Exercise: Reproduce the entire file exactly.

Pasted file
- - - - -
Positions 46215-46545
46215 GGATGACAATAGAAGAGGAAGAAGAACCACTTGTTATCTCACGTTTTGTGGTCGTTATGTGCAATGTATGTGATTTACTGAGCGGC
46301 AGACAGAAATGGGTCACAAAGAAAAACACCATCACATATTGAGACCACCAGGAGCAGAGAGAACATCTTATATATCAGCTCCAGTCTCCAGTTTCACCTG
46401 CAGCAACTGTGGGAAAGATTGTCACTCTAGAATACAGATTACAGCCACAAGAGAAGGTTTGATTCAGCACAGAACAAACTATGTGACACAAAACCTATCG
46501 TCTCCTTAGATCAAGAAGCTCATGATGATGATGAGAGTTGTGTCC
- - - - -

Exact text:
Positions 46215-46545
46215 GGATGACAATAGAAGAGGAAGAAGAACCACTTGTTATCTCACGTTTTGTGGTCGTTATGTGCAATGTATGTGATTTACTGAGCGGC
46301 AGACAGAAATGGGTCACAAAGAAAAACACCATCACATATTGAGACCACCAGGAGCAGAGAGAACATCTTATATATCAGCTCCAGTCTCCAGTTTCACCTG
46401 CAGCAACTGTGGGAAAGATTGTCACTCTAGAATACAGATTACAGCCACAAGAGAAGGTTTGATTCAGCACAGAACAAACTATGTGACACAAAACCTATCG
46501 TCTCCTTAGATCAAGAAGCTCATGATGATGATGAGAGTTGTGTCC